Effective educational environments start with conscious communication.
The way in which adults communicate with young people shapes developing attitudes towards learning, towards others, and towards themselves. When adults sincerely trust in the learning process it comes across in our words, facial expressions, tone of voice and body language. These powerful messages of trust are integral to establishing and sustaining a learning environment characterized by mutual respect, true collaboration, and open creative expression. At Talking Stick we believe the key to an effective educational environment is conscious communication, which nurtures the learning process so that young people can make meaningful connections from their experiences.
Our facilitators use phrases such as “I wonder”, “What have you tried so far?” and “Tell me more,” to encourage autonomy, curiosity and creativity. “What have you tried so far?” prompts people to be conscious of their problem solving process and implies there is more to try. “Tell me more” invites participants to share their work, experiences, and struggles. We also use statements like “I wonder what would happen if we added another teaspoon of baking soda”, “I wonder what we could use to make costumes”, and “I wonder what this stone would look like under the microscope”. By wondering out loud we invite participants to explore and experiment in a non-coercive way. When participants go on to share their experience with us we express appreciation without praise or shame.
How it Works
In order to increase knowledge and raise skill levels we must face challenges. When people are faced with a new and seemingly insurmountable challenge, they respond in a variety of different ways. Some immediately go to someone else to do it for them. Some ask for help or advice. Others insist on figuring it out themselves.
For example, a group of us at Talking Stick is working on origami. A young person comes over with a piece of paper and asks the facilitator to make a crane for them. The facilitator responds with, “Okay, how should we begin?” That gets the young person thinking about what the first step may be. They weren’t thinking about the steps before because their mind was focused on trepidation about the unknown. They go get the instructions. Now, the facilitator knows this person, and has a good sense of their learning style and skill levels. This information is used to figure out how best to meet the participant at their level and facilitate their process in a way that is both familiar and challenging. The facilitator communicates by narrating their thinking, “Okay, it looks like we fold the paper in half to make a triangle”. They then put the paper in front of the young person who begins to work at making an exact fold. Notice there is no quizzing at all in this process. There is no need to ask them what they know since they are in the middle of showing what they know. Questions such as “Do you know the name of that kind of triangle?” is irrelevant to their goal of creating a paper crane. Such questions put unnecessary pressure to please adults by showing how much they can memorize not what they have actually understood.
Facilitator and participant are both making cranes at the same time and the facilitator says, “let’s see how they match”. The young person may notice some differences or some similarities. They both continue following the instructions, and perhaps it proceeds rather smoothly because this person does have highly developed spatial skills. At the end, no one says “good job”. They may be asked “how was that for you?” They are allowed to judge their own experience and product. The focus is on the experiential process and not on pleasing the adult instead of pleasing themselves. Not finishing the project (or creating a crane that looks like it was run over by a truck) is often not what is important. The accomplishment of taking risks, trying new activities, learning new concepts, and collaborating is the reward.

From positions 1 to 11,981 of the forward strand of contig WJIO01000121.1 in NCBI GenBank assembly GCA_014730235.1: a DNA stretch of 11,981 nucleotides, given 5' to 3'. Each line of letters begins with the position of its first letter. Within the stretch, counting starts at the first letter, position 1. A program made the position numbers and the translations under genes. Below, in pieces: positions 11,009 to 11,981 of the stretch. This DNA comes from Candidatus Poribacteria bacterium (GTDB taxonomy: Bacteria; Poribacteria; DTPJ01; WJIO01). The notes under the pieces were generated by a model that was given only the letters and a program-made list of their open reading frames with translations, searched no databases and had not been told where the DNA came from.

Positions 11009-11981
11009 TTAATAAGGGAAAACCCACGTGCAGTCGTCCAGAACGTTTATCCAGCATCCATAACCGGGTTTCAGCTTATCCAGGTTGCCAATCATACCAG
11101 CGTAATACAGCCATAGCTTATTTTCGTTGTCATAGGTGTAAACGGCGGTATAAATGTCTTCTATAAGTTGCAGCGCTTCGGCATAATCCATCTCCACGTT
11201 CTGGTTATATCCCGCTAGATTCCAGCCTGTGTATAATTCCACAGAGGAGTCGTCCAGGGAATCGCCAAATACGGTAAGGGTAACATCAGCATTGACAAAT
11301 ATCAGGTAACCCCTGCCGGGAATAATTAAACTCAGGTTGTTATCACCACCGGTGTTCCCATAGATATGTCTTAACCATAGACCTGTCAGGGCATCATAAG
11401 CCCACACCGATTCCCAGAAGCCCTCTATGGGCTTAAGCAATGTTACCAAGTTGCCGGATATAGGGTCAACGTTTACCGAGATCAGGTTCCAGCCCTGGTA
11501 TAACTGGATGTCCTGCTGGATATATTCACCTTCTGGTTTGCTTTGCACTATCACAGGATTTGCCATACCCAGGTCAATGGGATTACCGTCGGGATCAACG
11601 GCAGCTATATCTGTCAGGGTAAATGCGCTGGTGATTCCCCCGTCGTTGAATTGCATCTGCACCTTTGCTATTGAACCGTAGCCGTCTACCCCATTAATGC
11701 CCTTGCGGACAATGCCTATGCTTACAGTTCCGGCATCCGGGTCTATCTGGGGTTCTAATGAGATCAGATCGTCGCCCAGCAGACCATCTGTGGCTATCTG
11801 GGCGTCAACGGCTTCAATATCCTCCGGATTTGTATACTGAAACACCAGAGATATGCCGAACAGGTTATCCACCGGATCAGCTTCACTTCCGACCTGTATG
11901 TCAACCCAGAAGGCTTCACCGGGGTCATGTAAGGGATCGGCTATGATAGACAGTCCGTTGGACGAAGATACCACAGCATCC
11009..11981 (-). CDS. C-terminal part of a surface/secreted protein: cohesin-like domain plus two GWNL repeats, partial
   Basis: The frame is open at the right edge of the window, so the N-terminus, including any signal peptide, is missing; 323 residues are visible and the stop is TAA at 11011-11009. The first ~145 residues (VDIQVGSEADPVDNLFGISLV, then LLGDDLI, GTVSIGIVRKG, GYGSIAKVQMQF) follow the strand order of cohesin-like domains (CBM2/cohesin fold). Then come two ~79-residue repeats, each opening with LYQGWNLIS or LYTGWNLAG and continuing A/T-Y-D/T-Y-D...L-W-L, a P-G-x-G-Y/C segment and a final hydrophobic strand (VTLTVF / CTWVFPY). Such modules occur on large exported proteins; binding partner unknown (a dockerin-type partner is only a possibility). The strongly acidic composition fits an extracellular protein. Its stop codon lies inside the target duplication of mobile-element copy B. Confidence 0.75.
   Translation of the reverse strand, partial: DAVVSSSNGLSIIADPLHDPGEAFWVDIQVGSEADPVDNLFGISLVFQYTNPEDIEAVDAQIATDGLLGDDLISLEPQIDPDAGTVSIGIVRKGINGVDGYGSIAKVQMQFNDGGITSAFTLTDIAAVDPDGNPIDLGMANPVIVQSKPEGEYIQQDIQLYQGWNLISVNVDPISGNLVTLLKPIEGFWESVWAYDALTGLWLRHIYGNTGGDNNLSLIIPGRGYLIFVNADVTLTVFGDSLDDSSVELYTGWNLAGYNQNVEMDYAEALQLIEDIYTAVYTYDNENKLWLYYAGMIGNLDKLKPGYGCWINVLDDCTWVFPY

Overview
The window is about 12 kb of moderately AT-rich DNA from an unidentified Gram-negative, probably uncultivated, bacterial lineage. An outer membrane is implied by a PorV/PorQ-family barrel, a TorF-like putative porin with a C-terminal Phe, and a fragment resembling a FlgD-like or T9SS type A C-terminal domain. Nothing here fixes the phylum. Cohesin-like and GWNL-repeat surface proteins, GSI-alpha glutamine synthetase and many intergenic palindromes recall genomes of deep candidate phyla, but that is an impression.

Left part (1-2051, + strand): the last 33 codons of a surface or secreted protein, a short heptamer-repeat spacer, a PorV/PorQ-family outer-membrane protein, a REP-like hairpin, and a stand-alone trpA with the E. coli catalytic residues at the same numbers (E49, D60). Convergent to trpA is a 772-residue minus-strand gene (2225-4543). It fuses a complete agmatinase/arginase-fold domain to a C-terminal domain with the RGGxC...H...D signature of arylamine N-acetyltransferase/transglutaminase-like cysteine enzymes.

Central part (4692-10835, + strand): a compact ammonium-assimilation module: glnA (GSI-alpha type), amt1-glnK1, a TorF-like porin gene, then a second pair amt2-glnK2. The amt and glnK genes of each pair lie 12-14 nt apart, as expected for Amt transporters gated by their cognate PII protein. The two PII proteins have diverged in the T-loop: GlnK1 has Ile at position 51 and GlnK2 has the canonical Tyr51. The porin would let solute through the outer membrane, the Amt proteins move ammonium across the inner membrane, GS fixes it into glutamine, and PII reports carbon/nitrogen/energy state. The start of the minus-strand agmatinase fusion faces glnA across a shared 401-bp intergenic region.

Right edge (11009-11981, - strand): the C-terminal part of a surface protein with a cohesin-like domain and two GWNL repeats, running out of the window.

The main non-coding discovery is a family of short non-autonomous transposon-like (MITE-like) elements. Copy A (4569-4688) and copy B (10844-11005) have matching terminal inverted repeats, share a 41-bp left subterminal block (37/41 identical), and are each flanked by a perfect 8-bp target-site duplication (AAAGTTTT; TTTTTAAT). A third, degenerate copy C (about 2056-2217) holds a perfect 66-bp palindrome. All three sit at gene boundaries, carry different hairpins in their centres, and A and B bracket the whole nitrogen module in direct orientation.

Words for Conflict
Conflict between participants is inevitable in any group and is an important opportunity to develop communication skills. During conflict we experience the differences between being passive, being assertive and being aggressive. “What happened?” is the first thing said when addressing a conflict, even if we saw the altercation first hand. Doing so allows people to identify and articulate their experiences so that they may move on to a solution. The question, “What are you wanting right now?” inspires them to be present. We follow this with, “How can you both get what you are wanting?” Speaking in such a way conveys the expectation that this conflict will be worked out to the satisfaction of everyone. The young people pick up on this expectation and really think about mutually beneficial solutions. We discuss their ideas, agree on one, or eventually prompt them with suggestions. In this way we facilitate their opportunity to solve the conflict themselves.
Conscious communication is perhaps more critical to the success of a learning environment than materials or curriculum. The ways we communicate are a manifestation of our beliefs about learning. At Talking Stick, we believe that all people have an inherent drive to learn and that making young people learn information that is not meaningful or useful is actually detrimental to this inherent drive. We invite parents and educators alike to get in touch with us to explore the subject of conscious communication further.
Talking Stick Learning Center is a non-profit organization that offers group learning experiences for homeschoolers. It is located in Fort Washington, PA. Over the six years we have developed Talking Stick, we have operated under the belief that an effective educational environment starts with conscious communication. To learn more about conscious communication, take a look at Pam Leo's book Connection Parenting.